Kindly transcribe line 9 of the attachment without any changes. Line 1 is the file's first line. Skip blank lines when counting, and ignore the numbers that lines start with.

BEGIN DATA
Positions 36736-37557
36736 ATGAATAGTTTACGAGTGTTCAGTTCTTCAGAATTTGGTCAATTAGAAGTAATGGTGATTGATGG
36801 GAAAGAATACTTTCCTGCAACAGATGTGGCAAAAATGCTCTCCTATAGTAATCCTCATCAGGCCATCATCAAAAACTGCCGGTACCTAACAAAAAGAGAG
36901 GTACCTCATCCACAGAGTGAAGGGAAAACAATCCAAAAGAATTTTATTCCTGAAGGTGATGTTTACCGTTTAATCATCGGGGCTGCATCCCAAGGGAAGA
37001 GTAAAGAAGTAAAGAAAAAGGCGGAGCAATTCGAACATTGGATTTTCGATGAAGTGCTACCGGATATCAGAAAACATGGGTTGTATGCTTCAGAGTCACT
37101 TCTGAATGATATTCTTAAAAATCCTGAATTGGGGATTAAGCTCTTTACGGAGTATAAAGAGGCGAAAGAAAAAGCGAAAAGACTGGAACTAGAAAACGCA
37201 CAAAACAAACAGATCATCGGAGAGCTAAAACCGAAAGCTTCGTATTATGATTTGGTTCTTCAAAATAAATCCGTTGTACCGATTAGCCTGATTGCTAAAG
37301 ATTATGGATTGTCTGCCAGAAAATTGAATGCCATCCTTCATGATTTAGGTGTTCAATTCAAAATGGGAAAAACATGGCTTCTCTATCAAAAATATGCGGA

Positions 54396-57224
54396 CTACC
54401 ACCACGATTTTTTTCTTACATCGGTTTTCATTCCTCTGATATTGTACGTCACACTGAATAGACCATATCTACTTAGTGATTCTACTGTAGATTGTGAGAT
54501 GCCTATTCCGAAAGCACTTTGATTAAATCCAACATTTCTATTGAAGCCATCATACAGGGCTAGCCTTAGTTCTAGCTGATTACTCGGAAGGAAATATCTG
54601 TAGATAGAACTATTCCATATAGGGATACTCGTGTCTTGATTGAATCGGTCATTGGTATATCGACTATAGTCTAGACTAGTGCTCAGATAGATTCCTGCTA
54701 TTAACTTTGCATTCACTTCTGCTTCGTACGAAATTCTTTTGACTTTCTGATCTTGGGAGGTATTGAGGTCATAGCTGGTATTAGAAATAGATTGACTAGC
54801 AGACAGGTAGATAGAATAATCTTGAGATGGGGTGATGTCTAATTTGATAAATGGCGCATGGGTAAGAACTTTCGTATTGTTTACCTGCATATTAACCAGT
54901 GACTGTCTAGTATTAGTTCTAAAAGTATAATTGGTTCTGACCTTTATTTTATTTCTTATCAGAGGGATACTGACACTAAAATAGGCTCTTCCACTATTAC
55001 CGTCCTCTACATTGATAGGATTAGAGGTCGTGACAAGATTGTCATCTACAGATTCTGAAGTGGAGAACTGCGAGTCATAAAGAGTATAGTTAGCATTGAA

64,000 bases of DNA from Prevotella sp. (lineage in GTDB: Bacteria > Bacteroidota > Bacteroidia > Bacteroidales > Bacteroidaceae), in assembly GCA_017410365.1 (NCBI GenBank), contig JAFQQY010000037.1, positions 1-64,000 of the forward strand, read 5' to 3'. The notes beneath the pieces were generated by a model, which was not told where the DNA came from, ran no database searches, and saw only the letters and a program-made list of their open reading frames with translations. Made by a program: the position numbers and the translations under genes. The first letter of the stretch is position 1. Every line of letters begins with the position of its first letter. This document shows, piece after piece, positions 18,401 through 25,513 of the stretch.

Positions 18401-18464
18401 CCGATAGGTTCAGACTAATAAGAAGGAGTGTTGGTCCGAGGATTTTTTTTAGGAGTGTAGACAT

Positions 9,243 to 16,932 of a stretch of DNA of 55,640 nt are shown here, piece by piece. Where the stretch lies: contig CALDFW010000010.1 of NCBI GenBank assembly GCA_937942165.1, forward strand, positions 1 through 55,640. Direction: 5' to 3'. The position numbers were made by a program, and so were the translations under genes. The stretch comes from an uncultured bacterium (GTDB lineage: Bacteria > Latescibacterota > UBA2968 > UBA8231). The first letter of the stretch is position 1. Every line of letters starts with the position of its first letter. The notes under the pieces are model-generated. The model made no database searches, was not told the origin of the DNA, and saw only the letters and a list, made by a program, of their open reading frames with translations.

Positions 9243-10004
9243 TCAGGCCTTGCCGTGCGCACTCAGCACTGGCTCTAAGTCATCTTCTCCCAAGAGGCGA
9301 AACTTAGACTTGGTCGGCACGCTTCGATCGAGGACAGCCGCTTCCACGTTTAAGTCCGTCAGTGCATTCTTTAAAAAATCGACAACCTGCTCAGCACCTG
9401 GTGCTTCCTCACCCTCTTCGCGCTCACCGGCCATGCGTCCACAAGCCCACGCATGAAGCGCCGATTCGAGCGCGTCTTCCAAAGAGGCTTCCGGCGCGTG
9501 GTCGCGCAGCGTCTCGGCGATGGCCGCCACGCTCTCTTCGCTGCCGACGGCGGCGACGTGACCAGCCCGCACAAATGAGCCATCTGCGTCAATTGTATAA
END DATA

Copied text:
Positions 54396-57224